Comic book superheroes are frequently zipping in and out of discussions about science fiction, and why not? After all, many superheroes, like Spider-Man, the Flash, or the Incredible Hulk derive their powers from fantastical science fictional accidents. Further, some superheroes have bona fide extraterrestrial connections by virtue of being an actual space-alien (Superman) or having space-alien cronies (Green Lantern). And yet, among this pantheon of aliens and mutants, there are some superheroes with no “super” powers at all. These are simply regular people dressed up in funny costumes.
The greatest of these nut jobs is the Batman. And at first glance, because he’s not a meta-human or a super-human, one might not consider the Bat or his exploits to be science fictional at all. But, in most ways, he’s more SF than any of his contemporaries.
Now, it would be easy to say that the reason why Batman is a science fiction hero is because he inhabits a science fiction universe. If one sees Batman in the context of the larger DC universe, then this would certainly be true. This version of Batman keeps a kryptonite bullet locked away in his cave, just in case he needs to handle Earth’s resident altruistic alien, should the big blue Boy Scout get out of hand. This Batman is aware of Lex Luthor and all of his various dealings with Brainac. This Batman has hung out with a green guy called Martian Manhunter, who probably didn’t get that nickname on a Gotham City playground. Finally, the Batman of the larger DC universe has been through numerous crises involving a plethora of parallel Earths; likely more times than even his fantastic brain can remember.
But this is all too easy. A science fiction context does not necessarily make something real science fiction. True, semantically speaking, the argument may already be won. But we’re after something deeper here. We’re after the soul of the Batman, and whether or not that soul is SF.
In numerous incarnations of Batman, the caped crusader relies heavily upon technology, or his knowledge of forensic science to aid him in solving a specific mystery or besting one of his antagonists. Like his literary ancestor, Sherlock Holmes, Batman uses scientific theories about deduction, psychology, chemistry, and forensics in a fictional context. When he gives the Joker certain anti-psychotic meds in the 2009 Kevin Smith penned story “Cacophony,” we are simply lead to believe that these meds “work” and the Joker is now speaking to Batman as a regular person. Because psychology as it relates to neuroscience are both fields in which new discoveries are being made constantly, the reader must simply accept the fact the drugs employed by Batman do in fact work, which, functionally, is science fiction at its most basic level.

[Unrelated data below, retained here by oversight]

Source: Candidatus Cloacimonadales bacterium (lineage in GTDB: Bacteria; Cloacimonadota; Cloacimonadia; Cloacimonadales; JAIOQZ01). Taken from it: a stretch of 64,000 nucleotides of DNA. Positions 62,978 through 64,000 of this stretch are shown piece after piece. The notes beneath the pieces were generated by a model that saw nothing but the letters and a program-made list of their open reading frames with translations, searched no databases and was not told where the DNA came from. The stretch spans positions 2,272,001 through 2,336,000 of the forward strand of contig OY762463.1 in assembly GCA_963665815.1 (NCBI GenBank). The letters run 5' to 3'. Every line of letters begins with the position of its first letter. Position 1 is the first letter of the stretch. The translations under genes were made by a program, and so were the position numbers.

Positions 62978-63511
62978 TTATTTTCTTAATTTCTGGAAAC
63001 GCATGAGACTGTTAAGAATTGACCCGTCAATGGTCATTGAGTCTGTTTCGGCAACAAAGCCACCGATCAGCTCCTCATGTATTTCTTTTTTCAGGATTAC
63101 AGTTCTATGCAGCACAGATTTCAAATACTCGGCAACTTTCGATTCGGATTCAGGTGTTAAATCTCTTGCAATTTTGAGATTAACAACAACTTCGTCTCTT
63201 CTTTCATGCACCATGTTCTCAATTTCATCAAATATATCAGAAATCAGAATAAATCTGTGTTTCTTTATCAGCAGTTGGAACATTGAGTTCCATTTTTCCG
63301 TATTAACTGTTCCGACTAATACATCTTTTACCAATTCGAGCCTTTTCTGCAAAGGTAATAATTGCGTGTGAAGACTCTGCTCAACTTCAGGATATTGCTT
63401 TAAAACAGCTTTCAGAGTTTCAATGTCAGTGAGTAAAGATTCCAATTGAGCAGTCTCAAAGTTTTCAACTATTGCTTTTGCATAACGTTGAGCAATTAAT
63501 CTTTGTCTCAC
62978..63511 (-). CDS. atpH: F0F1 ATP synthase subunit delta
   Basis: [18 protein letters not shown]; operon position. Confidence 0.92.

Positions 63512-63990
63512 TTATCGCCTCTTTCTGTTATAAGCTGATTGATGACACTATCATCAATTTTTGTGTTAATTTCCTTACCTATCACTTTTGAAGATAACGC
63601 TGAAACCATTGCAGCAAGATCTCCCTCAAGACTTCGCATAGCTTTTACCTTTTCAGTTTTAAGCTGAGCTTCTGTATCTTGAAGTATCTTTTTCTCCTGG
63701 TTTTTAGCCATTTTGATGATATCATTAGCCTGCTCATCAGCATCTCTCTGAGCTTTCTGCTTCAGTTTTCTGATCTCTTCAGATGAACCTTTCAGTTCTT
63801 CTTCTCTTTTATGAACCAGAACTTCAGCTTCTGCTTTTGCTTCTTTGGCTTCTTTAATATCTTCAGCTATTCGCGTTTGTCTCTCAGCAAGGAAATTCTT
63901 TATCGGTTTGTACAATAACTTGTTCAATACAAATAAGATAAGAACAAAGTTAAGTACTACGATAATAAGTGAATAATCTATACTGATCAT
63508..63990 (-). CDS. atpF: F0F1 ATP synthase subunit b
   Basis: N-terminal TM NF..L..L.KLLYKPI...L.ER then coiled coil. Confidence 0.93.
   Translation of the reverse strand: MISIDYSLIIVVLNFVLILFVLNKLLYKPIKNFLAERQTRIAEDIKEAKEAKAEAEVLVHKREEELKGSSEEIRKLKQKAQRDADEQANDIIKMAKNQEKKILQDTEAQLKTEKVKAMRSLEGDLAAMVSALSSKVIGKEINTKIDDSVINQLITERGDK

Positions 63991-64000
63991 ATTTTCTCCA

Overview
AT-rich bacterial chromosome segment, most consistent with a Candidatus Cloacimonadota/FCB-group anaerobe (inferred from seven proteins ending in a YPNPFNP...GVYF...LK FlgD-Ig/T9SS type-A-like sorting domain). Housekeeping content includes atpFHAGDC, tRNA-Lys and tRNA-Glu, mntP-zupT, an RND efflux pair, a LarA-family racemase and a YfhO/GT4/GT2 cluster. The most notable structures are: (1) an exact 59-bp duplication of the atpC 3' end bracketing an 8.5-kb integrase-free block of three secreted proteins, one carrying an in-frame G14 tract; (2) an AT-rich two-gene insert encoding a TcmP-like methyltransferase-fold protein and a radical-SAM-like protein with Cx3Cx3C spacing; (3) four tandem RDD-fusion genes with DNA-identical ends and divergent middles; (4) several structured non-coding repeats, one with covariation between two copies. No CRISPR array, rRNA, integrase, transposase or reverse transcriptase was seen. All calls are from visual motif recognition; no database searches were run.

And yet the reader (or viewer) of Batman comics or movies is required to make many more leaps of faith than simple forensic science and chemical storylines. The existence of permanently disfigured persons, like the Penguin or Two-Face, who exist in grotesque states of mutation, is seemingly a lot to swallow. With the exception of gangsters like Carmine Falcone, Batman rarely fights everyday criminals. Usually, his foes are individuals just as colorful or unlikely as he is.
But a leap of faith does not necessarily make something good science fiction. In fact, leaving out the extraterrestrials from the expanded DC universe, so far, all of these things could take place on a sort of crazy cop show. Are cop shows science fiction, because cop shows use forensic science and criminal psychology in a fictional manner? Well, maybe. But I think there’s an even better reason why Batman is a science fiction kind of guy. And it all has to do with the basic theme of “What if?”
The greatest SF authors have always begun their stories with this premise. “What if somebody had a time machine, and was faced with a version of humanity that frightened them?” or “What if our entire world was indeed and in fact a computer program and all of our notions of humanity were questioned?” Or “What if a robot living with humans turned out to be a more moral person than the humans?” These are all wonderful ethical questions raised by the best kind of science fiction. I hesitate to use the term “morality tale,” as it seems to me that morality implies a finite sort of answer, whereas good science fiction asks great ethical questions in fantastical ways.
And Batman does this in spades. Unlike Superman, who is burdened with his powers, Batman can walk away at anytime. In Christopher Nolan’s The Dark Knight, Bruce Wayne briefly entertains the notion of giving up his whole Batman gig in favor of letting the new “white knight,” Harvey Dent, take over. How is this a science fictional dilemma, you ask? Well, simple. Remove the science fictional aspects of Batman’s arsenal, remove the way psychology is handled in a fictional way, and BIFF! POW!!!, suddenly, you’re got no story. The way the drama of Batman unfolds is thanks to a science fictional premise. BUT, the drama itself is deeply human.
The reason why so many people love Batman and consider him a more serious hero than many of his peers is because he’s human, and at the core of the best science fiction is an exploration of our own humanity.
Or maybe our own Bat-ness. In any case, the caped crusader, even without his gizmos or super-friends, will always be SF to me.
Ryan Britt’s writing has been published here, on Nerve.com, and Clarkesworld. He has a secret identity that is so secret even he is unaware of it.